As for the rate of transmission, it remained unchanged for the third consecutive day at 0.91. Officials have continually cited transmission rate and positivity rate as health data they rely on to track how the coronavirus is being contained in New Jersey, guiding them in determining when restrictions have to be tightened or lifted.
Officials reported 3,116 patients were hospitalized; with 2,884 cases confirmed and 232 under investigation. By region, there were 1,352 in the North, 1,014 in the Central and 750 in the South.
Of those hospitalized, 548 are in intensive care units and 378 on ventilators. A total of 363 patients were discharged, while 361 were admitted.
Bergen Tops County Count
Bergen has the most confirmed cumulative cases in the state with 59,421, followed by Essex at 59,188, Middlesex at 58,890, Hudson at 55,971, Passaic at 46,768, Union at 44,115, Ocean at 44,106, Monmouth at 44,074, Camden at 36,092, Burlington at 27,570, Morris at 27,243, Mercer at 23,425, Gloucester at 18,946, Atlantic at 17,021, Somerset at 16,123, Cumberland at 10,650, Sussex at 6,804, Warren at 5,399, Hunterdon at 5,257, Salem at 3,850, and Cape May at 3,162.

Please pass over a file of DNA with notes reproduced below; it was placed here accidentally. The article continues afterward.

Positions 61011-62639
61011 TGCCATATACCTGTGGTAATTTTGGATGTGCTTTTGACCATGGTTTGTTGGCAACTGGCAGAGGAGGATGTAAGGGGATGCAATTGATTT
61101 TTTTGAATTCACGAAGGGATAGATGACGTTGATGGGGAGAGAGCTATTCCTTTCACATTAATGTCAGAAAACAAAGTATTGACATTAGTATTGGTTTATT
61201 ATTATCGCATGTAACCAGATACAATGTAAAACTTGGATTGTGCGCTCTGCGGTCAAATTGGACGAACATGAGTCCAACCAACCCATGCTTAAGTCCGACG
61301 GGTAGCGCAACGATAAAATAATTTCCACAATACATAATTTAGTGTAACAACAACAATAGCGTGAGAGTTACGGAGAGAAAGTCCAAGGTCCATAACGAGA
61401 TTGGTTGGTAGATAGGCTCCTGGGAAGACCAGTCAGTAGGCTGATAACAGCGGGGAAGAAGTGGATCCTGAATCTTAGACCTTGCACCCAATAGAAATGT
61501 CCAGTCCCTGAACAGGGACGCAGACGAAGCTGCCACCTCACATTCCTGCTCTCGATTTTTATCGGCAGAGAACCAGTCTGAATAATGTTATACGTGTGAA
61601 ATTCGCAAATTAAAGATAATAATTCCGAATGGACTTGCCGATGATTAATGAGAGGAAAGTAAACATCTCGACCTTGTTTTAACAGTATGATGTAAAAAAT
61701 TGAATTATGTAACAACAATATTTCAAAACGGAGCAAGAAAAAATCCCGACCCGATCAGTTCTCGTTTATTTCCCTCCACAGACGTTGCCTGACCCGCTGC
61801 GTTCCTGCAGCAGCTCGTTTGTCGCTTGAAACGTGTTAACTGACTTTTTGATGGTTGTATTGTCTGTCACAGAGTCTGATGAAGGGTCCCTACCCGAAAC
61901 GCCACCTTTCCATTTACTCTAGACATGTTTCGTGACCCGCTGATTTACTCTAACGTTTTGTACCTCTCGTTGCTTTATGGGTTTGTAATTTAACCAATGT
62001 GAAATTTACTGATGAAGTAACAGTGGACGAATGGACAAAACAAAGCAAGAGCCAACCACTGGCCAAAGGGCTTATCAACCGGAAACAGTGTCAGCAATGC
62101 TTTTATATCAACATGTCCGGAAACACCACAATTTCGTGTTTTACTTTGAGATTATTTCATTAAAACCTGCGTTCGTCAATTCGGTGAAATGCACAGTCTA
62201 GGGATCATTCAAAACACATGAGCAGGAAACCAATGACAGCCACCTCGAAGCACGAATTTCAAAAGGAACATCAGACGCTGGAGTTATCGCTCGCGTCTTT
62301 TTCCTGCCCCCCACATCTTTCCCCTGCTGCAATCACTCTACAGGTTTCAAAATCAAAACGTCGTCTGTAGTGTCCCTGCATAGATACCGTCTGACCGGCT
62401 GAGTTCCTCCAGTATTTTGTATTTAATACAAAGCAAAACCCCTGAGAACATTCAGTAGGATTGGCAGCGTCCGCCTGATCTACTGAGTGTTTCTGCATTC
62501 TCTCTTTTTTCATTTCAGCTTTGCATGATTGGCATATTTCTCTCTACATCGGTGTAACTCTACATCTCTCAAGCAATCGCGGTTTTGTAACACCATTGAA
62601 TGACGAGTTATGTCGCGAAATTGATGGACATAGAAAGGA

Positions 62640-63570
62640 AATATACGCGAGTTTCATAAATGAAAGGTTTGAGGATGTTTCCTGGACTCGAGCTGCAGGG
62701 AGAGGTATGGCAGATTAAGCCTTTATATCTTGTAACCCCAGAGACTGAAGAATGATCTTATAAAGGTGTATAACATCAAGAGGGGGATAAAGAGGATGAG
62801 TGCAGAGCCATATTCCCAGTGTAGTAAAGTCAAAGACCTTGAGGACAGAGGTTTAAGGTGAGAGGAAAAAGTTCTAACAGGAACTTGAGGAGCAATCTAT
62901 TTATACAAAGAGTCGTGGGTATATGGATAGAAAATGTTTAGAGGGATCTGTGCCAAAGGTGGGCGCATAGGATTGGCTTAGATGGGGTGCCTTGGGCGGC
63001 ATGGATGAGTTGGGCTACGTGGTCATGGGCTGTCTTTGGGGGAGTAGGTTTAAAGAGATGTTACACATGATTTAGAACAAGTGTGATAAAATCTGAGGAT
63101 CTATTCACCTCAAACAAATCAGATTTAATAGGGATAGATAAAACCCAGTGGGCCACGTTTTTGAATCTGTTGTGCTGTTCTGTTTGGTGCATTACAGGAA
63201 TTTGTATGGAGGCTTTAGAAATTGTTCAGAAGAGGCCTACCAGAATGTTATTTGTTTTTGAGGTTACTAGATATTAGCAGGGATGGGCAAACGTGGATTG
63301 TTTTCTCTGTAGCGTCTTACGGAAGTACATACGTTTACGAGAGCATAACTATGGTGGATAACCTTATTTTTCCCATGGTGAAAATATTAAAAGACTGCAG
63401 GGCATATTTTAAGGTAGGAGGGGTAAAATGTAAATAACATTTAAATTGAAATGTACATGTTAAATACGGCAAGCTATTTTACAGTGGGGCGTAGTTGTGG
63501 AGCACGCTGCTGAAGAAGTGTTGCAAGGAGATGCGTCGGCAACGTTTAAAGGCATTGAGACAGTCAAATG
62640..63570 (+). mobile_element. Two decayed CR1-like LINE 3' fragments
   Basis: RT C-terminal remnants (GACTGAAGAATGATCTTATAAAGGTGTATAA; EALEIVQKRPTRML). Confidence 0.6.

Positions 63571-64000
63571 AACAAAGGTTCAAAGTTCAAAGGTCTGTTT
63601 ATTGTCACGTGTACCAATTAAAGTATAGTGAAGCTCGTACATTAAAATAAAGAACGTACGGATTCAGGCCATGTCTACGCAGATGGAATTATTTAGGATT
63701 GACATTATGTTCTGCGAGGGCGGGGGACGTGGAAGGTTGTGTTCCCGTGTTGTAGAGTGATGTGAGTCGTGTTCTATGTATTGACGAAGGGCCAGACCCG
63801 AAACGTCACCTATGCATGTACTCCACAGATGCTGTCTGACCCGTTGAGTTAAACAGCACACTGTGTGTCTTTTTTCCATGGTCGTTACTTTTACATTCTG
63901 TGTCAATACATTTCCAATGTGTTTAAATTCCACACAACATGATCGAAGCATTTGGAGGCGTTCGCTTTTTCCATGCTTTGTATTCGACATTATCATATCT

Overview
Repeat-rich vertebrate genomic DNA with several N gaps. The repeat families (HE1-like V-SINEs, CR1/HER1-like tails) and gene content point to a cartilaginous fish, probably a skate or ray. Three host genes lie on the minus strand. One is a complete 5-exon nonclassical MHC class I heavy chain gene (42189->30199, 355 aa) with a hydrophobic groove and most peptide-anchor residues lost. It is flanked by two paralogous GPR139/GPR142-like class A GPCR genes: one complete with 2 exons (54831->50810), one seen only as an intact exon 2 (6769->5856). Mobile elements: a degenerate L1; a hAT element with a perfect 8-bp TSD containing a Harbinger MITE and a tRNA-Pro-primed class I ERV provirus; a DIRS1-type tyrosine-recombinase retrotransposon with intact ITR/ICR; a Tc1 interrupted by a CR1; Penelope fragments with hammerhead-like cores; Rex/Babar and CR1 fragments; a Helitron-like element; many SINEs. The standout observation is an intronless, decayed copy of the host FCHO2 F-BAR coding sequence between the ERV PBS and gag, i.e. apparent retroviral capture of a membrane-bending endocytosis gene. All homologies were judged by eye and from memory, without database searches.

In regards to probable cases, Bergen had the most at 6,897, followed by Union at 6,570, Ocean at 5,312, Essex at 5,076, Hudson at 4,597, Morris at 4,489, Monmouth at 4,276, Atlantic at 4,272, Middlesex at 4,139, Passaic at 3,957, Camden at 3,864, Somerset at 3,555, Burlington at 3,541, Cape May at 2,971, Gloucester at 2,704, Cumberland at 2,032, Mercer at 1,301, Sussex at 920, Warren at 586, Hunterdon at 538, and Salem 425.
Another 1,127 cases are still under investigation to determine where the person resides.
In regards to cases related to in-school transmissions, a total of 131 outbreaks involving 597 cases, with 10 new outbreaks accounting for 32 cases reported in the weekly update, have been reported in all 21 counties in the Garden State.
For North Jersey, Bergen County has 29 confirmed outbreaks with 121 cases, Passaic County has five confirmed outbreaks with 25 cases, Sussex has five confirmed outbreaks with 12 cases, Warren has five confirmed outbreaks with 12 cases, Hudson County has two confirmed outbreaks with 10 cases, Essex County with one confirmed outbreak with 91 cases and Morris County has two confirmed outbreaks with 10 cases.
Long-term Care Facilities
Health officials noted 425 long-term care facilities are currently reporting at least one case of COVID-19, accounting for a total of 15,616 of the cases, broken down between 7,514 residents and 8,102 staff.
Cumulatively, 1,225 long-term care facilities reported a case infecting 32,302 residents and 21,454 staff, for a total of 53,756 cases.
The state’s official death total, reported for those lab confirmed, sits at 7,748 on Jan. 29. The facilities are reporting to the state 7,703 residents deaths and 144 staff deaths.